Issues in Providing Learning Support for Disabled Students Undertaking Fieldwork and Related Activities

Barriers and Strategies

Virtual field course: part of the 'solution', or sidestepping 'the problem'?

One approach that in particular may meet the needs of students with mobility problems is to provide access to fieldwork through virtual fieldwork courses (VFC) or environments. A VFC is where the computer creates virtual environments through static and/or moving images, and provides access to databases/resources. VFCs, though still somewhat experimental, are now taking an increasing role in many departments and a JISC/JTAP project developed a range of software and ideas on how to integrate VFC into the disciplines (Virtual Field Course Project, 1999). In most cases VFCs are seen as complements to 'real' fieldwork. VFCs have several critical roles:

  1. preparing students by considering such virtual environments before they go into the field;
  2. while in the field they enable students to quickly analyse data and relate it to wider data sources; and
  3. on return from the field further analysis is enabled and the resultant projects can then be readily accessed by other students/departments.

VFCs also enable students and staff to analyse environments that are inaccessible to all because of distance or cost, the environment is in the past, or access is not possible ( (Jenkins, 2000). As Roger Suthren, a geologist at Oxford Brookes, states:

"I can't take any of my students to the crater of Mount St Helens or the mid-Atlantic ridge, or the Ice Age in Oxford, so virtual field trips become valuable for all students here"
(Suthren, 2001)

But do VFCs then offer a significant part of the solution to those with mobility (and also those for whom cost and/or domestic circumstances mean that they find going on residential fieldwork difficult)? Some courses/exercises do exist where students complete assignments on virtual environments that they never visit. Thus Mike Ritter has developed a VFC ( on the physical environment of the Colorado Front Range such that his students in Wisconsin (and students worldwide) can virtually visit and analyse these distant environments. The course does not require them to visit the 'real' location (Ritter & Lemke, 2000). To return to the case of the golfer Casey Martin and the Professional Golfer's Association, no local or regional accrediting agent of his courses seem to be saying to Ritter's department that walking in the Rockies for four hours or days is a requirement for graduation!

Box 12: Virtual Learning Environments at Oxford Brookes University

The Geology Department at Oxford Brookes does plan to offer a special programme - Geostudies - for students with restricted mobility by offering them a range of virtual learning environments. The course is still in preparation. They have:

"designed a virtual fieldcourse for SW England, which is backed by laboratory specimens and exercises as well as virtual interactive exercises based on the locations we take the able-bodied students to. This is a stage 1 fieldcourse. In stage 2 the pathway will focus on development of laboratory skills with some visits to 'local' field sites that have good disabled access. At present we are looking to make the virtual fieldcourse available on CD-ROM to other universities."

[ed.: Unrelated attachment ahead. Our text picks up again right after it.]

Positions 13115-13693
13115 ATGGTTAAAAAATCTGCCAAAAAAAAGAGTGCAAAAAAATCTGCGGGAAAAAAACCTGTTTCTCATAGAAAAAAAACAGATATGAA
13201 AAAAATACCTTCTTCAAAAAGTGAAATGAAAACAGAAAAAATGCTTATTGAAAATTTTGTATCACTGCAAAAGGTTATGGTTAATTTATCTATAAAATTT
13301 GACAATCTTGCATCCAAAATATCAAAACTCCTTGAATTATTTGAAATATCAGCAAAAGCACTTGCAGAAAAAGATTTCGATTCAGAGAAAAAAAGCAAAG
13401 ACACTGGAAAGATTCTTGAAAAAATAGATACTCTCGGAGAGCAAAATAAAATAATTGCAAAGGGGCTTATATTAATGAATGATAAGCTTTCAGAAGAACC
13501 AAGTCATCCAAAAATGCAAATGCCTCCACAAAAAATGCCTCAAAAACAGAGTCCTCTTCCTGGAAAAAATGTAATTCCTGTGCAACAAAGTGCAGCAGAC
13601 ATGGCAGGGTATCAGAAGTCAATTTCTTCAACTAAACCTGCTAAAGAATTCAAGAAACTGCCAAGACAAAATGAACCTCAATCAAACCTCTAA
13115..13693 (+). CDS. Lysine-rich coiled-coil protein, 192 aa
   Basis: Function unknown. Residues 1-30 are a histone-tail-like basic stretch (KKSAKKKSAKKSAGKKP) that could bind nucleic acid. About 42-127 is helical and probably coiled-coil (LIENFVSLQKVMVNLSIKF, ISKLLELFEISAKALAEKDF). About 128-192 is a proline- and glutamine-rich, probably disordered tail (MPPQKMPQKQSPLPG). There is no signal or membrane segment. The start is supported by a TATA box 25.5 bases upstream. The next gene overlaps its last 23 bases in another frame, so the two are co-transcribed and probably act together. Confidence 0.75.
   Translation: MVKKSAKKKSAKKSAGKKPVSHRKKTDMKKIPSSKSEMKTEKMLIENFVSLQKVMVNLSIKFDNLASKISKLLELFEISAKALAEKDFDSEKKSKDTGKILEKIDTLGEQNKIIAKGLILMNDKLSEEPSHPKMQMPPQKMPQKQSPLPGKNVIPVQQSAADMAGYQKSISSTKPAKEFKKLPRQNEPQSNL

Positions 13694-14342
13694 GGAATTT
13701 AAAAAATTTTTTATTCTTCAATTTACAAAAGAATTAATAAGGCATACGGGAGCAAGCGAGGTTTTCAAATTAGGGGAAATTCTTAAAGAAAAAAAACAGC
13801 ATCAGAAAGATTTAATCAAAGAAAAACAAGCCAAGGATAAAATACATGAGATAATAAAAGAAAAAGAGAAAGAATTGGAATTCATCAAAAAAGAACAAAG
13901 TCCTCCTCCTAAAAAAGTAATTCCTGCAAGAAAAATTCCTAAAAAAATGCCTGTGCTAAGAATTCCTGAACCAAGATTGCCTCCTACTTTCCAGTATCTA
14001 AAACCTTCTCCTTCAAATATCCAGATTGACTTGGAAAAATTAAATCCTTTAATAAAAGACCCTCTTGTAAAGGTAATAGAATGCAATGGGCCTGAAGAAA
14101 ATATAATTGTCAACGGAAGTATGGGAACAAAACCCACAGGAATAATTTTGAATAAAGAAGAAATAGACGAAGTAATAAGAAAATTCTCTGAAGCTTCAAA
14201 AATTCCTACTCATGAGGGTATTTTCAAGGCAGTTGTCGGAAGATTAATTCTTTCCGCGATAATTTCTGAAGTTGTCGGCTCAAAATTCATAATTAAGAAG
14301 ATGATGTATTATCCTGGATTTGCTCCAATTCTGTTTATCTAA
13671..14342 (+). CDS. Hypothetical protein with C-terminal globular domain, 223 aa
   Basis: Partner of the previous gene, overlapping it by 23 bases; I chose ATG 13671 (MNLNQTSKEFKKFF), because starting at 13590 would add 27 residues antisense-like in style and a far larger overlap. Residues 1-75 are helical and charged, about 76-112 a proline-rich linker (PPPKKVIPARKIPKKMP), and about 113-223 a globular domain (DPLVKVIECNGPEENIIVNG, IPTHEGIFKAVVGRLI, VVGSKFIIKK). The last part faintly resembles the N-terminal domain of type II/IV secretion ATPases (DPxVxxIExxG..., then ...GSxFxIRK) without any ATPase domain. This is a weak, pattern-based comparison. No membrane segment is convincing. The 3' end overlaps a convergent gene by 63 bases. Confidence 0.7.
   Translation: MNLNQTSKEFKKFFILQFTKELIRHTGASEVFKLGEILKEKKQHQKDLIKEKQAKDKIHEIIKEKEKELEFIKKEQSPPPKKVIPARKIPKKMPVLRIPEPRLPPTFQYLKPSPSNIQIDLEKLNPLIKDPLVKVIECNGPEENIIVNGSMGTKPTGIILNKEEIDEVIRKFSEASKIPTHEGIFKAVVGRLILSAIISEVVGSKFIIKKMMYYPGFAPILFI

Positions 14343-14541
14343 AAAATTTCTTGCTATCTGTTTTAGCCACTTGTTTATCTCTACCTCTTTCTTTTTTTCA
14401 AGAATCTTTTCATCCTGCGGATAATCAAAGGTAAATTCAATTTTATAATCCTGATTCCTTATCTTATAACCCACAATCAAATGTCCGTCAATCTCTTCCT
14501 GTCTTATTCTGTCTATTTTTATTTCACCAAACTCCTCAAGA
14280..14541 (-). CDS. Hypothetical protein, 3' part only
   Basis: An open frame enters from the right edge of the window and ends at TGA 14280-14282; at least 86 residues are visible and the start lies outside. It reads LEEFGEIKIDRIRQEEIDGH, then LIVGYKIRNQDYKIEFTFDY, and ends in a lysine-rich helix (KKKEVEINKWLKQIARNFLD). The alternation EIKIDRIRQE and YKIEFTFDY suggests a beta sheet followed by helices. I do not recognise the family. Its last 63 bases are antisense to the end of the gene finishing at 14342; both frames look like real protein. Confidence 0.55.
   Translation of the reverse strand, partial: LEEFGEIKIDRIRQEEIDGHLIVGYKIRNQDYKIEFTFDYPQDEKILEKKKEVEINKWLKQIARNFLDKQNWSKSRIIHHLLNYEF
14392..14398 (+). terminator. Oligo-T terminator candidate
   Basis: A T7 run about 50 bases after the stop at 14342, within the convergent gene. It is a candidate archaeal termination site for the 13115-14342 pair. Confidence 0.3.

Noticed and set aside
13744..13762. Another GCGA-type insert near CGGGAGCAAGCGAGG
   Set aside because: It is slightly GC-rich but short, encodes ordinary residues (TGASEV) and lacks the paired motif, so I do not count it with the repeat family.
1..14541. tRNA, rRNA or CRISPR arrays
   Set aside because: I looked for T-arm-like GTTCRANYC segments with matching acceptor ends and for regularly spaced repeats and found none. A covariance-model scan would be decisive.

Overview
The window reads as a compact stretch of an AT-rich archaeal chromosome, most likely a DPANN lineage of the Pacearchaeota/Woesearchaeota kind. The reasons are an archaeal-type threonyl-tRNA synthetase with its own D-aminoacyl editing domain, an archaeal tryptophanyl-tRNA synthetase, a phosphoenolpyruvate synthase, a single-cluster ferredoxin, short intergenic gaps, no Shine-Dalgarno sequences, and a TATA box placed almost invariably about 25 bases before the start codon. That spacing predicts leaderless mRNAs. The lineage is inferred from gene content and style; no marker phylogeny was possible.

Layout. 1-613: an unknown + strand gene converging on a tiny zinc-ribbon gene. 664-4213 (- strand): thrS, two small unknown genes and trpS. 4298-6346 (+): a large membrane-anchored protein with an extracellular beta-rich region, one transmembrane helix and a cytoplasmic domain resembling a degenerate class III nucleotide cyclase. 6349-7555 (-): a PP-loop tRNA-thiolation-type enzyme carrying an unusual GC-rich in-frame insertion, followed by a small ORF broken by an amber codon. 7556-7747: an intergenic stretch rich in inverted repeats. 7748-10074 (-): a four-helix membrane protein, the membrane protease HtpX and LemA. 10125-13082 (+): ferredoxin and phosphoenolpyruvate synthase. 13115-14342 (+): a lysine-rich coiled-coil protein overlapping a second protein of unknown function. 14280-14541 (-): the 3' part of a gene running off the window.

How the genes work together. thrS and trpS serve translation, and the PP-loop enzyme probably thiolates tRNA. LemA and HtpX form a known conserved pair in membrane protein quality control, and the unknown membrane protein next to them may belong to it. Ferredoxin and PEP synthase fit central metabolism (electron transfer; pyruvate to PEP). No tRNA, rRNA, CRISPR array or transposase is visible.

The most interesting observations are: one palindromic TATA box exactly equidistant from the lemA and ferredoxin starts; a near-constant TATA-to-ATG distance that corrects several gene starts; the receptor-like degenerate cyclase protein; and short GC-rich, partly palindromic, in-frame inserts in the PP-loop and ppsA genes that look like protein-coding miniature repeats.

(Colley, 2001).

You can get a sense of what they are doing by virtually visiting the introductory web-pages for the 'Geostudies' pathway ( Yet Roger Suthren comments on this development provides a linked and questioning perspective:

"My overall feeling is that we should be giving disabled students REAL fieldwork wherever possible, and that it IS possible to devise field trips to a range of accessible localities. … Certainly this will mean additional expense in terms of specialist accommodation, transport, carers on fieldcourses etc. Many of the activities will be the same as on current field trips e.g. students sit on top of a hill and produce a labelled drawing of a cliff or quarry face. It doesn't matter whether this is done outside, or sitting inside a bus (and, on a wet day, it might be productive for ALL students to do it from the bus). And it might involve a lecturer with a radio mike, pointing to salient features, arm waving, bringing samples back to students etc. (even better with 2-way communication). All of this is much better than doing it all on a computer, because the students are actually getting a feel for real geology in the field, the spatial relationships of rock units etc. And there are many locations where disabled students will actually be able to get their hands on the outcrops."
(Suthren, 2001)

The main institutional/organisational obstacle to such activities is funding, not student mobility/access. Given the funding, one could, for example, devise some great field trips to US National Parks, many of which are very accessible.

Another way of using VFCs to meet the needs of disabled students would be for the three disciplinary communities to co-operate nationally and internationally (Solem, 2000; Stainfield, et al., 2000) to create VFCs and linked course materials that enable disabled students (including partially sighted students) to have access to a whole range of virtual environments.

So where do you and your department stand on the role of VFCs and disability; are they part of the 'solution' or do they sidestep 'the problem'?

Page updated 14 December 2001

GDN pages maintained by Phil Gravestock